Earlier this week, 14-year old Ahmed Mohamed built a homemade clock to show off at his robotics club. He thought the invention might get the attention of his teachers — and it did, but not in the way that he had hoped. Ahmed's teachers thought it looked like a bomb and called local law enforcement. By the day's end, the middle schooler had been arrested and walked out of his school wearing handcuffs.

Ahmed MohamedPerhaps most ironic is that he's wearing a NASA shirt in this photo, which clearly shows his confusion and disbelief over his arrest. (Photo: Ahmed Mohamed/Twitter)

Of course, once law enforcement officials were convinced that his invention was, in fact, a clock, the teen was released. He was picked up by his parents before he ever saw the inside of a jail cell.

But a it doesn't change the fact that a young kid — a ridiculously smart young kid — was treated like a criminal for no reason other than his apparent love of electronics.

Fortunately, rather than shame, Ahmed is being greeted by the world with solidarity. The hasthag, #IStandWithAhmed exploded on Twitter, catching the eye of some fairly notable social media users:

Mark Zuckerberg comments on Facebook to Ahmed Mohamed

Mark Zuckerberg rolls out the red carpet for Ahmed. (Photo: Mark Zuckerberg/Facebook)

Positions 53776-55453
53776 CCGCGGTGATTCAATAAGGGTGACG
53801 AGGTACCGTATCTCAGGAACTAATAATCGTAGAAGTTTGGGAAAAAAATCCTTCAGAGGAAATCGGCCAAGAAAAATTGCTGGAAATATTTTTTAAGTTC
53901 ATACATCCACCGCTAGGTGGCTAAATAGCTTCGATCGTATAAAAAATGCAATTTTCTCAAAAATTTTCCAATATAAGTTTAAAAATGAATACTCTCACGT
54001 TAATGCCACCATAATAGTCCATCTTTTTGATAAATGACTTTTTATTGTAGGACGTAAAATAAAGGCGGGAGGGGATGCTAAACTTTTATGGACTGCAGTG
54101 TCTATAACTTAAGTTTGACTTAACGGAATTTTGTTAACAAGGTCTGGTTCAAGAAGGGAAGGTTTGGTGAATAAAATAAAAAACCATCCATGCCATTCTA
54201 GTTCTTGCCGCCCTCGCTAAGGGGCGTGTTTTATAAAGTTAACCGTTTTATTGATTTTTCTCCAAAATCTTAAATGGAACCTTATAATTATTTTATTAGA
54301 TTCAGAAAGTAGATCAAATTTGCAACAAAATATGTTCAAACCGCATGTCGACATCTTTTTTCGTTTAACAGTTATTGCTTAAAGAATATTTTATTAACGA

And perhaps my favorite:

Car Talk responds to Ahmed MohamedThe folks behind Car Talk offer their typical humorous reply to the situation. (Photo: Car Talk/Facebook)

In addition to these offers, Ahmed received:

  • A lifetime membership to the Dallas Astronomy Club
  • A scholarship to NASA's Space Camp
  • An invitation to visit MIT's Computer Science and Artificial Intelligence Lab
  • An invite to the telescope lab at UT Austin
  • An offer to visit General Electric HQ
  • A T-shirt that NASA astronaut Daniel Tani wore in space

In the end, this story is a good one for Ahmed. An incident that never should have happened in the first place may lead to a lifetime of unique opportunities. But more importantly, it will hopefully remind Ahmed that for every person who sees him only by the color of his skin, there are millions more who can see beyond it.